Imam tells New Zealand: ‘we are not broken’

Imam tells New Zealand: ‘we are not broken’

Thousands of people gathered Friday for a mass funeral in a cemetery in New Zealand where 26 of the 50 victims of a mass shooting in a mosque last Friday were buried. The youngest victim buried was 3 years old.

Earlier, at an outdoor service across from the mosque where the fatal attack happened in Christchurch, Imam Gamil Fouda addressed a crowd of thousands, telling them that “We are broken-hearted, but we are not broken.”

He told the crowd “hate will be undone and love will redeem us.”

The imam thanked “the neighbors who opened their doors to save us from the killer” and “those who pulled over their cars to help us.”

Fouda also acknowledged New Zealand Prime Minister Jacinda Ardern for “Holding our families close and honoring us with a simple scarf. He said the prime minister’s leadership was “a lesson for the world.”

Women around New Zealand wore headscarves Friday to show their support and respect for the Muslim community.

Reuters reports that female police officers at the outdoor service also donned headscarves and wore a red rose on their uniforms.

 Before the imam spoke, there was a public call to prayer at the park that was broadcast on radio and television across the country.Two minutes of silence followed the call to prayer in remembrance of those who died in the mosque.

Ardern said after the call to prayer: “New Zealand mourns with you, we are one.”

Ardern has been swift in her reaction to the bloody attack on the mosque.

Weapons ban

She imposed an immediate ban on all military-style semi-automatic and automatic assault rifles.

The ban, which the prime minister announced Thursday in Wellington, includes high-capacity magazines, which can hold multiple rounds of ammunition, and accessories that can convert ordinary rifles into fast-acting assault rifles. Ardern said she imposed the sales ban to prevent stockpiling and that a complete ban on the weapons would be implemented after new laws take effect.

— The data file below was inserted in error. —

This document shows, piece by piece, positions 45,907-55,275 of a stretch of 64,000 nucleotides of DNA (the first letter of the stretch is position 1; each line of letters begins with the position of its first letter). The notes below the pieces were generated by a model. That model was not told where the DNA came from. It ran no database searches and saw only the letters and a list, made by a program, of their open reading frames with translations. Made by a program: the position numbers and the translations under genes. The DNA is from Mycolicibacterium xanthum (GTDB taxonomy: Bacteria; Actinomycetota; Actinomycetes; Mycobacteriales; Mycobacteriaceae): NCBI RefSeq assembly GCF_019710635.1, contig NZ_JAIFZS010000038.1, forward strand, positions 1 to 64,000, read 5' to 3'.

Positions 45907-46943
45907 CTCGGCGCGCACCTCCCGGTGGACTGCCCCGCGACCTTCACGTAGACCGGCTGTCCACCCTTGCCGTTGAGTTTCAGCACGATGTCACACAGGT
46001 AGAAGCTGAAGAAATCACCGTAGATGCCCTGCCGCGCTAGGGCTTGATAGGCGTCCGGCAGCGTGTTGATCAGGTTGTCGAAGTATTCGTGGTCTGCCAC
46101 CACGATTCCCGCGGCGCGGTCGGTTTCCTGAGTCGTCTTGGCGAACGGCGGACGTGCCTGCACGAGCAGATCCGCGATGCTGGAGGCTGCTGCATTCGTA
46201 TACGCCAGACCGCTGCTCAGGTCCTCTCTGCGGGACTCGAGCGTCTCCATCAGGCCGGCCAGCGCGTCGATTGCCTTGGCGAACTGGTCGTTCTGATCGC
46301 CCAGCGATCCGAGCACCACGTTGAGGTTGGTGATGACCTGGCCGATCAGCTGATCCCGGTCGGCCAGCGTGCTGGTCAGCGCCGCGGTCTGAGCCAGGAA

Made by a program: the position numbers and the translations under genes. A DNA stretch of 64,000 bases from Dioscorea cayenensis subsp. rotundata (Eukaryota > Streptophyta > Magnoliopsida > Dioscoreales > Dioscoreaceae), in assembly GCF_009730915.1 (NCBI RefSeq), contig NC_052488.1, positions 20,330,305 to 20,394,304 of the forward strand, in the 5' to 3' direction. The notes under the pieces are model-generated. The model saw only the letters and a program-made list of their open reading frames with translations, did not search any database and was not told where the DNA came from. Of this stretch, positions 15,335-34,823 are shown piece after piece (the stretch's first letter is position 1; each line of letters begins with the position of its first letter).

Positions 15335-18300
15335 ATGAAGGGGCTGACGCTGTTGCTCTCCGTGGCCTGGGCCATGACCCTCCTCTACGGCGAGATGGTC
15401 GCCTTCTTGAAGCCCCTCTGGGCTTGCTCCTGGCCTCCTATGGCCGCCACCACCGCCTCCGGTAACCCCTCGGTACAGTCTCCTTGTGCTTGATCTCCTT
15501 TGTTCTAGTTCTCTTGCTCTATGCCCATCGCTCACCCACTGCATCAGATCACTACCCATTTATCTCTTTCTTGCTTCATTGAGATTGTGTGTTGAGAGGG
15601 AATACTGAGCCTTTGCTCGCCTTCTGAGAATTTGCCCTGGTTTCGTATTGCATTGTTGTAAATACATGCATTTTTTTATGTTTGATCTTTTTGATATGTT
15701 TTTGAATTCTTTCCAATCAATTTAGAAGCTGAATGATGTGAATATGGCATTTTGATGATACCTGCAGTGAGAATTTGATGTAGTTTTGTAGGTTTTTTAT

Ardern also announced a large-scale buyback scheme to encourage owners of such weapons to surrender them to authorities. She said the government could spend up to $140 million to buy back guns from owners who turn them in. The military and police would be exempt, as would pest control businesses. New Zealand police said on their website a “transitional period” would allow people to turn in their guns without penalty.

Parliament is expected to approve the proposed laws when it reconvenes in mid-April.

Authorities have charged 28-year-old Australian Brenton Harrison Tarrant with murder in connection with the March 15 attacks on the al-Noor and Linwood mosques. The self-proclaimed white nationalist did not enter a plea in his initial court appearance the day after the attack. His next court appearance is April 5.


New Zealand

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